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Saturday 26 November 2022

The World Cup 2022: how do the teams and previous hosts SCORE on ESG? The World Cup 2022: how do the teams and previous hosts SCORE on ESG?

Qatar’s choice as a World Cup host has received a fair amount of criticism, on the back of allegations of mistreatment of foreign workers, the environmental impact of hosting a large scale sporting event in the Gulf (even in winter) and the country’s stance towards the LGBT local community and visiting fans. How does Qatar compare to other emerging market countries? Following our tradition of World Cup themed blogs[1] we compared Qatar’s ESG scores with other 2022 World Cup participants based on our internal M&G...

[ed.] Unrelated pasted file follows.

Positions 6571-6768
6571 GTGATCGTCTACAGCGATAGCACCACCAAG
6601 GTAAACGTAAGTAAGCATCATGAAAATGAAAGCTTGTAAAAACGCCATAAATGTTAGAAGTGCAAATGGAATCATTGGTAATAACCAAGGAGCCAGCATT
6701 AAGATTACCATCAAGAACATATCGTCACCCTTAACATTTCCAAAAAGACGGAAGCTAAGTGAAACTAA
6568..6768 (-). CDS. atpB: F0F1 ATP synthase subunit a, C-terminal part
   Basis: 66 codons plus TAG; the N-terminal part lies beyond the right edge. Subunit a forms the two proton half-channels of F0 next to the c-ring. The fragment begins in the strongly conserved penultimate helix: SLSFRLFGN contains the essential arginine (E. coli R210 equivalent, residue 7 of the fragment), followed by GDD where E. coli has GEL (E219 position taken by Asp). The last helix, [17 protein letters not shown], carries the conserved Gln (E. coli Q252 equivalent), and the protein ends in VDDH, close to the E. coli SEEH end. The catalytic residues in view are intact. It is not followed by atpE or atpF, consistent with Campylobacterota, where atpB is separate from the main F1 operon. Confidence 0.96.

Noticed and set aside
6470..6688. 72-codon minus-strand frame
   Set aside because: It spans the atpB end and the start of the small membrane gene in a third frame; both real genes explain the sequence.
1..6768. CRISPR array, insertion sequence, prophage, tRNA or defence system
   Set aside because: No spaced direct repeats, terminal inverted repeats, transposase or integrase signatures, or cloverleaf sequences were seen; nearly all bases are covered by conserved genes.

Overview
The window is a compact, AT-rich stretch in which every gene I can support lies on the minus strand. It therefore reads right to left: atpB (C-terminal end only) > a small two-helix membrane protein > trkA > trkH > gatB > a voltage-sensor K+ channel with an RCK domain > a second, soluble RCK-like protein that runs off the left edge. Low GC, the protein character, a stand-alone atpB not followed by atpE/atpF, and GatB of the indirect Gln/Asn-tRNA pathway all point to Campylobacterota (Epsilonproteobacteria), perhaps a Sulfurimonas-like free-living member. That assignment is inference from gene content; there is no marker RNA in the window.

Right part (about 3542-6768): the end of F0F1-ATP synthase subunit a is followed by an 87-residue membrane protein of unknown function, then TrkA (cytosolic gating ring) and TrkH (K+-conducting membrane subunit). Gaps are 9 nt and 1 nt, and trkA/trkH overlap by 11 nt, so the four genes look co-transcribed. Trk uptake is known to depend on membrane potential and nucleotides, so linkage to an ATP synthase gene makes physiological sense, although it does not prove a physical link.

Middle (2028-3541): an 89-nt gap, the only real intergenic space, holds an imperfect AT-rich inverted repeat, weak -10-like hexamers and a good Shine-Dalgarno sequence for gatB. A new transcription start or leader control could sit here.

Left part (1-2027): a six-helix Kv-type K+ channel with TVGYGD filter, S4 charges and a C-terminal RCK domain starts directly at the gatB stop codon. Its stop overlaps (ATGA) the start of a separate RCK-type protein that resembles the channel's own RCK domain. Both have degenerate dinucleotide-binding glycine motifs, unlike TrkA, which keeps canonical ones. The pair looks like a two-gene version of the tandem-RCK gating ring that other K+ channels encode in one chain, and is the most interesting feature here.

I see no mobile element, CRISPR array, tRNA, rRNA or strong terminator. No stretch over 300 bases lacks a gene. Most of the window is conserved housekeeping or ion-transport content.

Blast from the Past logo Blast from the Past logo

16 years of comment

Discover historical blogs from our extensive archive with our Blast from the past feature. View the most popular blogs posted this month - 5, 10 or 15 years ago!

16 years of comment

Discover historical blogs from our extensive archive with our Blast from the past feature. View the most popular blogs posted this month - 5, 10 or 15 years ago!

November 2022

Aussie banks: regulatory guidance on calls creates opportunities for investors